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Employment Visas: Working in The United States

Employment Visas If you plan to visit the United States but do not intend to live within the county permanently, you will still need documentation authorizing your presence in the country. A visa is a type of authorization that grants nonimmigrant travelers the ability to remain in California and the United States for a brief period. Visas do not give foreign workers legal residence status or citizenship in the United States. However, they provide employment opportunities in the United States that workers may not have in their home countries.

Types of Employment Visas for Nonimmigrants

There are several employment visas for nonimmigrants, two of which include H-1B and H-2B visas. Unlike other visas, employment visas require employers, rather than foreign employees, to submit applications and complete a considerable amount of paperwork. Immigration law is known for being very complex, but the immigration attorneys at The Justice Firm have the experience to help employers file the correct paperwork the first time.

H-1B Visas for Specialty Occupations, Department of Defense Research and Development Projects, and Fashion Models

As the name suggests, H-1B visas are required for specific foreign workers who have employment obligations in the United States for the following types of employment:

  • Specialty occupations;
  • Department of Defense ("DOD") research and development; and
  • Fashion models.
Specialty Occupations

To apply for an H-1B visa for a specialty occupation, the foreign employee must have theoretical and practical application of a type of highly specialized knowledge and a bachelor's degree. Additionally, the jobs themselves must meet one of the following criteria:

  • The job usually requires a bachelor's degree or higher;
  • The degree required by the job is usually found in the industry, or the job is so complex that someone can only do it with a specialized degree;
  • The employer typically requires a degree for the job; or
  • The knowledge required to complete the job's duties is associated with a degree of some kind.

Employees must also have special education or a license to complete the specialized work.

Although specialty occupations usually require a bachelor's degree or higher, the law makes room for specialty occupations that may not necessarily require a bachelor's degree. In these cases, the employee must have the comparable experience required by the specific occupation.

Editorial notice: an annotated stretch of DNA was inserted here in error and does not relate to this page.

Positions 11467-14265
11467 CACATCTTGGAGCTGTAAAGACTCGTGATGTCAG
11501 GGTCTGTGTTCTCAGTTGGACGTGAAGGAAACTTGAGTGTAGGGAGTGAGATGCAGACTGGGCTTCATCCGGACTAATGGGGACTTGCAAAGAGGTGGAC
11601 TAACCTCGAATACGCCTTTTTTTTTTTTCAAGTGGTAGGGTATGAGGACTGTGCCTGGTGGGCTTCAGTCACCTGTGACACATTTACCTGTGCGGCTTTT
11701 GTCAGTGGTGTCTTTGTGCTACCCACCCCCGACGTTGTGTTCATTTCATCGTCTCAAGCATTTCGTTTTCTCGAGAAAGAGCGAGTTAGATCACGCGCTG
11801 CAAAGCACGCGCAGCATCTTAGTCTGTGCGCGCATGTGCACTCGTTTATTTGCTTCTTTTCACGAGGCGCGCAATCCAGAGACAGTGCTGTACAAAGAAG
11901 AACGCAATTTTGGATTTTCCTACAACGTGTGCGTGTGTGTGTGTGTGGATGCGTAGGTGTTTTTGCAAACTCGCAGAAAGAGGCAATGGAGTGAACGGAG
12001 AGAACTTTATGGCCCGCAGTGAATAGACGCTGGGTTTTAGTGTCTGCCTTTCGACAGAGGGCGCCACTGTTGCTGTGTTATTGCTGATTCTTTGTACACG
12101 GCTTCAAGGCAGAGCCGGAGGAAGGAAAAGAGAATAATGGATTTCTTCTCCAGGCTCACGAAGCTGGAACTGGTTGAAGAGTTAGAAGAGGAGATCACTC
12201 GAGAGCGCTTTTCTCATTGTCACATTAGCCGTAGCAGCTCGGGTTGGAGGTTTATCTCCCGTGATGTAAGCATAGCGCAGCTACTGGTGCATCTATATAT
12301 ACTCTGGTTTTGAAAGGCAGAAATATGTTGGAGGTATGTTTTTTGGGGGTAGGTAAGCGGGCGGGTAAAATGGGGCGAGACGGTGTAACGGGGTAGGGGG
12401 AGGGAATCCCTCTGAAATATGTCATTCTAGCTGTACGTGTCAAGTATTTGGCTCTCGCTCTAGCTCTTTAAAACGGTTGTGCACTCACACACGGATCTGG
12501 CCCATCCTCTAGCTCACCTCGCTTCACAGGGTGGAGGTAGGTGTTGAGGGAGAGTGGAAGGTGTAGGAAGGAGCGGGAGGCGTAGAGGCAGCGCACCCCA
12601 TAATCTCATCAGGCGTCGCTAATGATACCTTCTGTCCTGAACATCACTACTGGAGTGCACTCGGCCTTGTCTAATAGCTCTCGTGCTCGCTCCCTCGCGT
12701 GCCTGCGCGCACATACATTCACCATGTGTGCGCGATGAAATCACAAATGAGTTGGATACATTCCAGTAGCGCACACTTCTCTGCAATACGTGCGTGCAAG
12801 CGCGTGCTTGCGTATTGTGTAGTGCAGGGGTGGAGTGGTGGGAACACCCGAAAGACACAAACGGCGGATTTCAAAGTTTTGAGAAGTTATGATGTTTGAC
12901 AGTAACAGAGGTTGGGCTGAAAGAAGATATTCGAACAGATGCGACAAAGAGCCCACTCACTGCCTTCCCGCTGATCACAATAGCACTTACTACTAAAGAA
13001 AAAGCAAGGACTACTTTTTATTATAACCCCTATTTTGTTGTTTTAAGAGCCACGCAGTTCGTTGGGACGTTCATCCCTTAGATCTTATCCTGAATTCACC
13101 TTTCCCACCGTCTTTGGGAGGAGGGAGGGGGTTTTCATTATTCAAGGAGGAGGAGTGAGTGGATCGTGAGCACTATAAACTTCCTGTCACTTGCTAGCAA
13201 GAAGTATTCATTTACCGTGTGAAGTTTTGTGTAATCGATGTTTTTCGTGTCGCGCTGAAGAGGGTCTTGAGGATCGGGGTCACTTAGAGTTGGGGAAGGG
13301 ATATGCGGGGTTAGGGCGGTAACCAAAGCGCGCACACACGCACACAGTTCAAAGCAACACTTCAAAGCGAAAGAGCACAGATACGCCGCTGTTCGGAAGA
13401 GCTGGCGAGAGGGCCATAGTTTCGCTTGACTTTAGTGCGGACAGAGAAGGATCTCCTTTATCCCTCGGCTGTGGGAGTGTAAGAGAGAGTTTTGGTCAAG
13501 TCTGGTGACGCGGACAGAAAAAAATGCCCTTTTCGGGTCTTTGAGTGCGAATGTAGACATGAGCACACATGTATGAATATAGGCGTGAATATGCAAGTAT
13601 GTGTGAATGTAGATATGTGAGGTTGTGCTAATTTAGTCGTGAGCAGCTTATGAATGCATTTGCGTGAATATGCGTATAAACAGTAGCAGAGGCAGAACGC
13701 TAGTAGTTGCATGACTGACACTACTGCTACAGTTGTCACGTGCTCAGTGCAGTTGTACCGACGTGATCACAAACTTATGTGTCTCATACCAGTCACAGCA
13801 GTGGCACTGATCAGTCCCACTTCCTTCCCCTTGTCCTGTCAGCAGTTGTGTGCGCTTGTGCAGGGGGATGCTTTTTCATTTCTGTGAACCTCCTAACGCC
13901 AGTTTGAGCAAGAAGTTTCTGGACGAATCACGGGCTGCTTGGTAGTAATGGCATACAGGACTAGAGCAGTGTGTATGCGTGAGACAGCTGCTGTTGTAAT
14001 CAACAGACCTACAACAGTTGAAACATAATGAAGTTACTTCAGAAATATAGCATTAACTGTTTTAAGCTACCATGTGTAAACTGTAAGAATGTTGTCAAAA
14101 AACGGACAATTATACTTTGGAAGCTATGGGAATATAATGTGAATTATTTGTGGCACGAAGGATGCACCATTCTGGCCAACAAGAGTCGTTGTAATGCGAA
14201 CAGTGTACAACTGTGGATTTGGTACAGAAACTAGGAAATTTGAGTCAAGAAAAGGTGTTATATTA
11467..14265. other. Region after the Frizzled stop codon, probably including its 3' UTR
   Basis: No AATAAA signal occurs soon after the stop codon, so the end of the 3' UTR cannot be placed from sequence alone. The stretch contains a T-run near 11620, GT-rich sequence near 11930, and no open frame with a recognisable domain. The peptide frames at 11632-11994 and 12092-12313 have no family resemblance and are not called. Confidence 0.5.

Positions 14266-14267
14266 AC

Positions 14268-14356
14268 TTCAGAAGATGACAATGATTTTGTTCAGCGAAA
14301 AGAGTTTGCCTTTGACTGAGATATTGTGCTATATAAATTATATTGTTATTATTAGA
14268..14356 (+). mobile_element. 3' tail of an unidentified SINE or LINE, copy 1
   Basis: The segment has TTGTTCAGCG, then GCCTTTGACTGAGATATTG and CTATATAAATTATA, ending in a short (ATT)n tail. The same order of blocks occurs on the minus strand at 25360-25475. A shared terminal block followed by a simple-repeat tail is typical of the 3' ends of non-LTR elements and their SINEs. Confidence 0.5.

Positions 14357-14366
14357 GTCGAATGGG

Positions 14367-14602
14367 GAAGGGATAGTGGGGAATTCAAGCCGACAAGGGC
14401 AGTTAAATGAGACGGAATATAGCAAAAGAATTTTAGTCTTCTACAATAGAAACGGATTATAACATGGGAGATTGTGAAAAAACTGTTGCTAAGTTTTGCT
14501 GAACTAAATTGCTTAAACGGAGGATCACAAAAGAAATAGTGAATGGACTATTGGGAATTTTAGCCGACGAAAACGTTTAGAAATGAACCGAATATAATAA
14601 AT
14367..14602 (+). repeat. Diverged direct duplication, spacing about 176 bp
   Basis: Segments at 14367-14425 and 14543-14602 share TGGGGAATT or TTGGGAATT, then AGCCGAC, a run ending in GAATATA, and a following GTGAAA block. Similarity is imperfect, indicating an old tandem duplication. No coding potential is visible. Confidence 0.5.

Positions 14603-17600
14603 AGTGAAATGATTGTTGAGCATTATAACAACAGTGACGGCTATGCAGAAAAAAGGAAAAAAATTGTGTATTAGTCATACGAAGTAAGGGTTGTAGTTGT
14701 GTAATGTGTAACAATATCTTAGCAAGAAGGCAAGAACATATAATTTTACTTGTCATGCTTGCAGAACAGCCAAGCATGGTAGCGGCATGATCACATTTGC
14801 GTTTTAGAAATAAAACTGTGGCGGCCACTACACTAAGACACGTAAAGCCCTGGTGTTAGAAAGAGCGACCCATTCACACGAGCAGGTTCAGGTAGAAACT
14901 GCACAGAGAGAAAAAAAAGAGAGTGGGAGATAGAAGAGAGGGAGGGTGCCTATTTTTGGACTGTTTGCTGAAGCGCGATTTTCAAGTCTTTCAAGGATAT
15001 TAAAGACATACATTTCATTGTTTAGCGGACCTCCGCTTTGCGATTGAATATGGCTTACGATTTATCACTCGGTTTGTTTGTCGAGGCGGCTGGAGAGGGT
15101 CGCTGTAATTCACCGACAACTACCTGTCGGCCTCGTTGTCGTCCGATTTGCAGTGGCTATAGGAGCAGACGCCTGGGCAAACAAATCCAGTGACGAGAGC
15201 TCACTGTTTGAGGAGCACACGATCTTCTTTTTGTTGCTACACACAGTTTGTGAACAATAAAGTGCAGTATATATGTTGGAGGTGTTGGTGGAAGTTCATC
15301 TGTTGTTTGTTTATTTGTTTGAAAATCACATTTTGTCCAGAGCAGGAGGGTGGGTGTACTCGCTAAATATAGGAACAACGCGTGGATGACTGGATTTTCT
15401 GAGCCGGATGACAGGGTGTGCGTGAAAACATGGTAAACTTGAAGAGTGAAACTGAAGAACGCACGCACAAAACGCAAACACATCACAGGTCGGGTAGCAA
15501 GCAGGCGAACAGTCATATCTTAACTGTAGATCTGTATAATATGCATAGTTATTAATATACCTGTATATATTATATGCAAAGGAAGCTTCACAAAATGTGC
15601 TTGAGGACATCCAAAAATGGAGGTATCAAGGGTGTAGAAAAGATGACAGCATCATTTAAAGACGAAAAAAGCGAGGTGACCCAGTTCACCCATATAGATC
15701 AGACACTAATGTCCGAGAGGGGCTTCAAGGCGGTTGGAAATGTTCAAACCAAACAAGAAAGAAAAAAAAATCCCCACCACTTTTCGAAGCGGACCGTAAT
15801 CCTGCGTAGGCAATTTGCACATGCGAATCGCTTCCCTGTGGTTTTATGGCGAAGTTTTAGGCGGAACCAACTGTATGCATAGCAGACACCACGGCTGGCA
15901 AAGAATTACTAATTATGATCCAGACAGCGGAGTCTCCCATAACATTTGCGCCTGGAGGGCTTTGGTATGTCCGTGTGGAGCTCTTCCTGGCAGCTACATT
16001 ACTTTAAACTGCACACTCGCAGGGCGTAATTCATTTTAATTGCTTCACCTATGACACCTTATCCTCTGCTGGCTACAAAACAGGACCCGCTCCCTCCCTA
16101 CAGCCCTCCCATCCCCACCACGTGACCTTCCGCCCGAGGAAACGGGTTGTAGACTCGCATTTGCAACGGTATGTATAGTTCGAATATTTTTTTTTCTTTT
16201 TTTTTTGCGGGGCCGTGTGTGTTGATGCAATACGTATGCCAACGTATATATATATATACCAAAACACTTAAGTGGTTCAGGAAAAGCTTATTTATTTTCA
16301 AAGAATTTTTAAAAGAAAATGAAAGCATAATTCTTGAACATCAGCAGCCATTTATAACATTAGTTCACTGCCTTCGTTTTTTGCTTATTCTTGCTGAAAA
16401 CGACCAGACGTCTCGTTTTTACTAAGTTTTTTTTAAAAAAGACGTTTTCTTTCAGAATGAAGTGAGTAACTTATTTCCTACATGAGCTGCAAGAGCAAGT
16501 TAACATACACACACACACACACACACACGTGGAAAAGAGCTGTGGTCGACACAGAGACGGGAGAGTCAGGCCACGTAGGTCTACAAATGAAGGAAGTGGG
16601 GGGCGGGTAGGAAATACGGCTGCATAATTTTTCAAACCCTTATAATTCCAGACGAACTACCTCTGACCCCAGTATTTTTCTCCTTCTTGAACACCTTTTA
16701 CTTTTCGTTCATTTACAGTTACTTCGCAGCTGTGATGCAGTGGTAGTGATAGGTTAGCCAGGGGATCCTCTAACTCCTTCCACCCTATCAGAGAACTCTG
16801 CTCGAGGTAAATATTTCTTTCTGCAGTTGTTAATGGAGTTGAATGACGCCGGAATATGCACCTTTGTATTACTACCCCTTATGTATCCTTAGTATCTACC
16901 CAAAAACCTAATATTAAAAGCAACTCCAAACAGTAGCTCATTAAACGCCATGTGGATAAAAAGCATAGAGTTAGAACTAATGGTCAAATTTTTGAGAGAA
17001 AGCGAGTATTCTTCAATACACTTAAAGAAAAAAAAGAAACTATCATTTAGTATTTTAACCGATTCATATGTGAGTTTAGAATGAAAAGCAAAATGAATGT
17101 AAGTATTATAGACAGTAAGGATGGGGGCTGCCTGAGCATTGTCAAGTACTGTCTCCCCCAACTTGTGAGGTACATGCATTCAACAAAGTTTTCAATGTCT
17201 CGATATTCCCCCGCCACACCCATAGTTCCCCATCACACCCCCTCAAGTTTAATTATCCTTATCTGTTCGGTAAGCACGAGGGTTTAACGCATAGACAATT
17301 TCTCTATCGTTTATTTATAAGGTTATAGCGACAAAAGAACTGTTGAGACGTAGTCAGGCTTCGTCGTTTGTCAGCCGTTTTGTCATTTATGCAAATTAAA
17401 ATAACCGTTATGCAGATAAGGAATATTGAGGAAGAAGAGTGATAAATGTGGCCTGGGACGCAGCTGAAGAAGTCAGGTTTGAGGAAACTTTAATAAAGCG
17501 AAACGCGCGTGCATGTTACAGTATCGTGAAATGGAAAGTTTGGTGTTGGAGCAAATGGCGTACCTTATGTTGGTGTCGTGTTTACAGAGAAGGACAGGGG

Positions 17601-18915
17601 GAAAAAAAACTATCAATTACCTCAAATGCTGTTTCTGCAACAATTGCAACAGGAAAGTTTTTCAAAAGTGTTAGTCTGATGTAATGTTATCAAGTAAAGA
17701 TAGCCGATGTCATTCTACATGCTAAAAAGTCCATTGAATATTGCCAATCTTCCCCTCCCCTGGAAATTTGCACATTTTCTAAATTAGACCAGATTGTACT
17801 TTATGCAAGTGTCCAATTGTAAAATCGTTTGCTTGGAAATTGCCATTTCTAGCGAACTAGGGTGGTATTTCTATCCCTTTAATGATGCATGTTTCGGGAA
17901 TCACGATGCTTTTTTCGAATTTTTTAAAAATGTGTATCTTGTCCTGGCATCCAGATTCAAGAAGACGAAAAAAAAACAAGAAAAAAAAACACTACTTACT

DOD Research and Development

H-1B2 visas pertain to foreign employees who have work projects in research and development with the DOD, and the work is located in the United States. The employee must have a bachelor's degree or higher. Additionally, the visa application requires one of the following:

  • Verification letter from the appropriate DOD project manager for the particular project;
  • General description of the employee's duties on the project and dates of employment; or
  • A statement with names of employees on the project with their dates of employment and names of employees whose employment on the project ended within the past year.

Like specialty occupations, research and development work with the DOD requires that employees have the education or skills needed to perform the job but may not necessarily require a bachelor's degree or higher to have the necessary skills.

Fashion Models

H-1B3 visas pertain to specific foreign fashion models who have work obligations in the United States. To qualify for an H-1B3 visa, the model must meet the following criteria:

  1. The job or services must require a fashion model of prominence; and
  2. A model of distinguished merit and ability.

If you are a California employer in the Los Angeles, Riverside, Orange, Ventura, or San Bernadino counties and you would like to help a foreign employee work in a specialty occupation, DOD research, and development, or as a fashion model, the immigration attorneys at The Justice Firm can answer your questions about the visa application process.

Application Process for H-1B Visas

The application process for H-1B visas should not be underestimated. The process is typically time-consuming, lengthy, and includes the employer and potential employee working together to obtain the visa. Employers and potential employees must follow all steps, and completing them correctly the first time will significantly reduce the potential for delays and frustrations.